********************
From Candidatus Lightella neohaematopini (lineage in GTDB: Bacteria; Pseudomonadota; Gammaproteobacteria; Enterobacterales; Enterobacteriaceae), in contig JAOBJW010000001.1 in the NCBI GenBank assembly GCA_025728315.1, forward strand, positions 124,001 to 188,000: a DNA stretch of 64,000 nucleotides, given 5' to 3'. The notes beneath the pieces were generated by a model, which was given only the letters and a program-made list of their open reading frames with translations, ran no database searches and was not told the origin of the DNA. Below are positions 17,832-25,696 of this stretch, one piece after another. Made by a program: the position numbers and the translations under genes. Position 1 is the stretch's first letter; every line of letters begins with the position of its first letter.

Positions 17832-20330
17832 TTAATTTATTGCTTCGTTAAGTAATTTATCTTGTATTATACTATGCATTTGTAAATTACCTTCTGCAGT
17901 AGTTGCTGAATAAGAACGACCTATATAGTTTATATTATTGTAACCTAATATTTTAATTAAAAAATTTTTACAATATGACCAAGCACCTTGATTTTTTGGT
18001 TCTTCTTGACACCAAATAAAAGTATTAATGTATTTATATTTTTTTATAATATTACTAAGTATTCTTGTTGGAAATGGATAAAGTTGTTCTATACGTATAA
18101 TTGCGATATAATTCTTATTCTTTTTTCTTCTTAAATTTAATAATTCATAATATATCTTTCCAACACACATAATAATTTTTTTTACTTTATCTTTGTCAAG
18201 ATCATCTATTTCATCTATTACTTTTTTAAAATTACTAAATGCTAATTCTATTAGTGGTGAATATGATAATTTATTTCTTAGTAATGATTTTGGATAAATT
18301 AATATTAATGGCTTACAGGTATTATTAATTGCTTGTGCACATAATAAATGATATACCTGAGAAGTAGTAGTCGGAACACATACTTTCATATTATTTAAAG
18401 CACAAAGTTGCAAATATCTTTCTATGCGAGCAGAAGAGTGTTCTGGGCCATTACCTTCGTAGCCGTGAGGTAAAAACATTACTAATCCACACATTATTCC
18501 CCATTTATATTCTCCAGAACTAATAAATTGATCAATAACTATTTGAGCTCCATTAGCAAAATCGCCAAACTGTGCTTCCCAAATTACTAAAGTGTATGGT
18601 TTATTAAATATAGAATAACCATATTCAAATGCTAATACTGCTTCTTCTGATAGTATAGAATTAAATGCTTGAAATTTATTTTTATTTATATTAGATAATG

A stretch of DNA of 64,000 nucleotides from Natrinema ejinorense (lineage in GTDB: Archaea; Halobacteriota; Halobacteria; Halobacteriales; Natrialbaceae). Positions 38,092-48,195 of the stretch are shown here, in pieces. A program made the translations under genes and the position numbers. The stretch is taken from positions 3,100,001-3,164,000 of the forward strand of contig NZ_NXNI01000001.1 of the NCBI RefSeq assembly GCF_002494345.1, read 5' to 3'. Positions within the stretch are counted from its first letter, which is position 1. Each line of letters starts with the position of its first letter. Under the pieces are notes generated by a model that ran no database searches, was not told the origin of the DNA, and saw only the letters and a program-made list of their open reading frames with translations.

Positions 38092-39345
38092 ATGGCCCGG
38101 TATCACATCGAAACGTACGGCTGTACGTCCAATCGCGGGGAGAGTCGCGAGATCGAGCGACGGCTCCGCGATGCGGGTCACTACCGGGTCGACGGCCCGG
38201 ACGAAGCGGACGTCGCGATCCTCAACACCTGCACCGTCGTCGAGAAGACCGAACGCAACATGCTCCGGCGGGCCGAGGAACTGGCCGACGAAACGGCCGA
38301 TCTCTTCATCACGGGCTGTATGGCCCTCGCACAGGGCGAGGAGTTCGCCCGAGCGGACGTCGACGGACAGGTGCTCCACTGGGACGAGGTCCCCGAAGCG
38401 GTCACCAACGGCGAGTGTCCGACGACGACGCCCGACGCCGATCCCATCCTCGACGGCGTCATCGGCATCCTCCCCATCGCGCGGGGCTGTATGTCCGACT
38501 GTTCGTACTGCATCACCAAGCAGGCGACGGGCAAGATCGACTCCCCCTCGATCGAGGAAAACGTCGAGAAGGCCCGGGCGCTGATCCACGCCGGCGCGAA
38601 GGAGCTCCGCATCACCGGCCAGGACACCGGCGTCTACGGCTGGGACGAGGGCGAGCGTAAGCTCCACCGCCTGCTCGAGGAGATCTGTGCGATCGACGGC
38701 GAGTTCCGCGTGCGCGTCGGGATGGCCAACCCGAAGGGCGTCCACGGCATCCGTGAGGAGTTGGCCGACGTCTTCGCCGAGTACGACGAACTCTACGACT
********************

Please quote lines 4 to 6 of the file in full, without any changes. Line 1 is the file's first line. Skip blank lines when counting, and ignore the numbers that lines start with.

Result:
17901 AGTTGCTGAATAAGAACGACCTATATAGTTTATATTATTGTAACCTAATATTTTAATTAAAAAATTTTTACAATATGACCAAGCACCTTGATTTTTTGGT
18001 TCTTCTTGACACCAAATAAAAGTATTAATGTATTTATATTTTTTTATAATATTACTAAGTATTCTTGTTGGAAATGGATAAAGTTGTTCTATACGTATAA
18101 TTGCGATATAATTCTTATTCTTTTTTCTTCTTAAATTTAATAATTCATAATATATCTTTCCAACACACATAATAATTTTTTTTACTTTATCTTTGTCAAG